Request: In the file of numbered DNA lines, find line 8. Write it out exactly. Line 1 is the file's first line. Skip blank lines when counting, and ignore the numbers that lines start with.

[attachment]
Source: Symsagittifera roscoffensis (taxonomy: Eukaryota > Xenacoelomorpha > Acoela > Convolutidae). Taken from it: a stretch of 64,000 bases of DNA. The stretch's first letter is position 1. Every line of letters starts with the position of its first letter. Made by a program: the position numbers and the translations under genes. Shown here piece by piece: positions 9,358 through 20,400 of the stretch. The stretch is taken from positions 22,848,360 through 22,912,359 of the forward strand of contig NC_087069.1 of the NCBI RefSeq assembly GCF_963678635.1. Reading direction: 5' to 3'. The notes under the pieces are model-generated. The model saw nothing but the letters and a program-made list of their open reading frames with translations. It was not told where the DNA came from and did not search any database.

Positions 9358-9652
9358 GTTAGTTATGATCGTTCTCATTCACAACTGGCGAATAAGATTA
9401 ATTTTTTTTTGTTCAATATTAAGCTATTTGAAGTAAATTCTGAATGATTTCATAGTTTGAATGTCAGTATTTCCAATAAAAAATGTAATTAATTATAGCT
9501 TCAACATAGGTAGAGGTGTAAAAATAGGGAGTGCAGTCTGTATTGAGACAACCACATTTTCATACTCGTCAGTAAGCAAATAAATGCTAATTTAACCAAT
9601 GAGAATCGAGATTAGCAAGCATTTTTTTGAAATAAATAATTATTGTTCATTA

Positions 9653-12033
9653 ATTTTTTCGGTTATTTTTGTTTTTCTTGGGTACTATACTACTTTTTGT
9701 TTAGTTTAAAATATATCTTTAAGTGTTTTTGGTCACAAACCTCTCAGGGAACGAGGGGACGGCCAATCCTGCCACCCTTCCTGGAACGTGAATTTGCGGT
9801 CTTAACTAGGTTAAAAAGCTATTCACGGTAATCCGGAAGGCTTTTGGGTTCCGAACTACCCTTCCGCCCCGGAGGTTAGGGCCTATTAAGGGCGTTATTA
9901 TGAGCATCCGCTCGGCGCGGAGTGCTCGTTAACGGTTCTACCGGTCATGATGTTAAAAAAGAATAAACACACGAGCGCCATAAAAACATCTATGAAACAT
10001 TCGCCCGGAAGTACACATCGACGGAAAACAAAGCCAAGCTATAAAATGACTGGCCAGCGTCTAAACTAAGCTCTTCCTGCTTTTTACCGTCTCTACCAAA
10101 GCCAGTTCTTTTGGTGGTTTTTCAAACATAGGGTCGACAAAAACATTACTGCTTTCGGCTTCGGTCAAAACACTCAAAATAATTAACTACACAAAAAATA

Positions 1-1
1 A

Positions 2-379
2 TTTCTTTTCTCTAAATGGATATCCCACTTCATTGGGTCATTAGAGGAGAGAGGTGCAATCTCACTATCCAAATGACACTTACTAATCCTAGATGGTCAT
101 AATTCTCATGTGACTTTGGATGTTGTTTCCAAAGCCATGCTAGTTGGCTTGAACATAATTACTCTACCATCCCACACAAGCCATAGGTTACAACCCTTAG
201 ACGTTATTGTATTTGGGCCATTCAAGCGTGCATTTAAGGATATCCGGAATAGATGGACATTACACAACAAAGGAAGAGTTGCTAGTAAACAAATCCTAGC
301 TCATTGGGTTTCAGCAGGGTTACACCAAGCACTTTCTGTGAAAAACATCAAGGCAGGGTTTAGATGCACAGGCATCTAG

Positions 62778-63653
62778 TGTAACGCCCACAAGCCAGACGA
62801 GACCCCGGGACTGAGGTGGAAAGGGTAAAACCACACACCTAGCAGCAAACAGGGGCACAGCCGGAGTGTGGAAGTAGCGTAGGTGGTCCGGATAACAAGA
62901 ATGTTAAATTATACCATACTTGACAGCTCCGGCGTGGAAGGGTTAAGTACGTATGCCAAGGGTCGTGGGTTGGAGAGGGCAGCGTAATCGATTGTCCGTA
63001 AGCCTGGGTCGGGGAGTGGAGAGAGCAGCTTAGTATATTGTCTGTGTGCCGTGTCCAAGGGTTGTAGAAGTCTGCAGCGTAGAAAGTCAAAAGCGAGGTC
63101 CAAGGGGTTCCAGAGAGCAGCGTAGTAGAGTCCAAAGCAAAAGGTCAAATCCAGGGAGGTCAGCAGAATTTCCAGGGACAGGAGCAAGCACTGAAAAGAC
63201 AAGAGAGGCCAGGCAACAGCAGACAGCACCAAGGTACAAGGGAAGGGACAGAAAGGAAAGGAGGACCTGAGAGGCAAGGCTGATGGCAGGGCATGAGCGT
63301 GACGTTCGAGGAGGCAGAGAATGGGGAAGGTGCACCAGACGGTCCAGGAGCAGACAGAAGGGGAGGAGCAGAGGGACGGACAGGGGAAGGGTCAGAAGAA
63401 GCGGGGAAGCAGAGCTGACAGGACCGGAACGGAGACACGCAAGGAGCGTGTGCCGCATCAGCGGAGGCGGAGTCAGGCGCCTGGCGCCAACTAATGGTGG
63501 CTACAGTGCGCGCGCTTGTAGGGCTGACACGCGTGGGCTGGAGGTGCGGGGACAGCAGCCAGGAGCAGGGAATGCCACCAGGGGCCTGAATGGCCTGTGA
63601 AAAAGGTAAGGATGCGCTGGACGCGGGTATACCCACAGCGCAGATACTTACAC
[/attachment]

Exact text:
9653 ATTTTTTCGGTTATTTTTGTTTTTCTTGGGTACTATACTACTTTTTGT